Seated Harlequin (L'Arlequin assis)Artist(s)Juan GrisObject Creation Date1923Medium & Supportoil on canvasDimensions
28 7/8 x 36 1/4 in. (73.2 x 92 cm);28 7/8 x 36 1/4 in. (73.2 x 92 cm);38 3/4 x 44 13/16 x 2 1/16 in. (98.4 x 113.7 x 5.1 cm)Credit LineGift of The Carey Walker FoundationLabel copy
March 28, 2009
Between 1922 and 1924 Gris created costumes, sets, and maquettes for the famed director of the Ballets Russes, Sergei Diaghilev (1872–1929). It was through this work that he discovered the harlequin, a stock character from Italian commedia dell’arte theater. The harlequin became a recurring theme in the work made during the last decade of his brief life and represents a departure from the artist’s Cubist style. In this painting we nevertheless find evidence of the Cubist preoccupation with dimension and perspective. The composition forms a spiral that culminates in the figure’s left hand, which is extended out toward the viewer. The depth created by this motion is countered by the applications of purple and yellow paint, complementary colors that vie for attention and flatten the picture.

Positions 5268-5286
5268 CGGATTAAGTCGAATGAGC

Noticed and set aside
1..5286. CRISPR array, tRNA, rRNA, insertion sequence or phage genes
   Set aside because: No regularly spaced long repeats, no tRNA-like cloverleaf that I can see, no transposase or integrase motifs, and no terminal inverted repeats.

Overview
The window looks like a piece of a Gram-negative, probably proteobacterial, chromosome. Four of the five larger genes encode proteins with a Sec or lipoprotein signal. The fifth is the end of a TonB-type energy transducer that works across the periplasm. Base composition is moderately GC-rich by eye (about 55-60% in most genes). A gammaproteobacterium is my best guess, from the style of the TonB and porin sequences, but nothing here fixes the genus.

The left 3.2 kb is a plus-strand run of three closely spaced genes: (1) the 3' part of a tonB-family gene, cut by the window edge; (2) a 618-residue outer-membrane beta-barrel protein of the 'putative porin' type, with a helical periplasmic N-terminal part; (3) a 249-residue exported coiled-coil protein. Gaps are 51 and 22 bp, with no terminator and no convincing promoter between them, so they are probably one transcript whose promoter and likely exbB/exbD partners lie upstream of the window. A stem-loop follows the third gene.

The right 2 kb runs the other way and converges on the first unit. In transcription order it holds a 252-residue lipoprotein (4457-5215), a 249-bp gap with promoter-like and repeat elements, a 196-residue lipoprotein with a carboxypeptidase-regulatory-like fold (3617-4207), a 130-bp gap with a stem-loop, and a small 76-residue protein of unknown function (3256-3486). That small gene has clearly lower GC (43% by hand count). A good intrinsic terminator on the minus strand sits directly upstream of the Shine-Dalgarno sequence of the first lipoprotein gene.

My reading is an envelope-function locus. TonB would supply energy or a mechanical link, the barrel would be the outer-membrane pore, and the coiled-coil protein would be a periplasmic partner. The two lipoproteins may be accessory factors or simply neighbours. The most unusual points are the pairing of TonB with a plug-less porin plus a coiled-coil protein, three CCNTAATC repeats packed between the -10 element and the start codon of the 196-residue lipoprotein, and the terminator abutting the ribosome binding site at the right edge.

Juan Gris is associated with the group known as the Salon Cubists, so named because they exhibited together at the Paris Salon des Indépendants, thus establishing themselves as a recognizable artistic movement in contrast to the comparatively private Cubism of Braque and Picasso in the years between 1907 and 1914.Subject matter
Between 1922 and 1924, Gris produced sets, costumes, and props for ballet and theatre productions, working most notably with Serge Diaghilev. This is one of the few paintings he produced during that time. The harlequin was a stock character from the theatre and is a recurring figure in Gris's work. This painting is also an example of Gris's late Cubist style.Physical Description
A massive harlequin figure, depicted in purples, greens, and yellow, sits in a chair at center, wearing a hat. A plate sits on the left armrest of the chair. The central composition of the seated harlequin is contained within a circular framework.Primary Object ClassificationPaintingCollection AreaModern and ContemporaryRights
If you are interested in using an image for a publication, please visit http://umma.umich.edu/request-image
for more information and to fill out the online Image Rights and Reproductions Request Form.
modern and contemporary art
oil painting (technique)
oil paintings (visual works)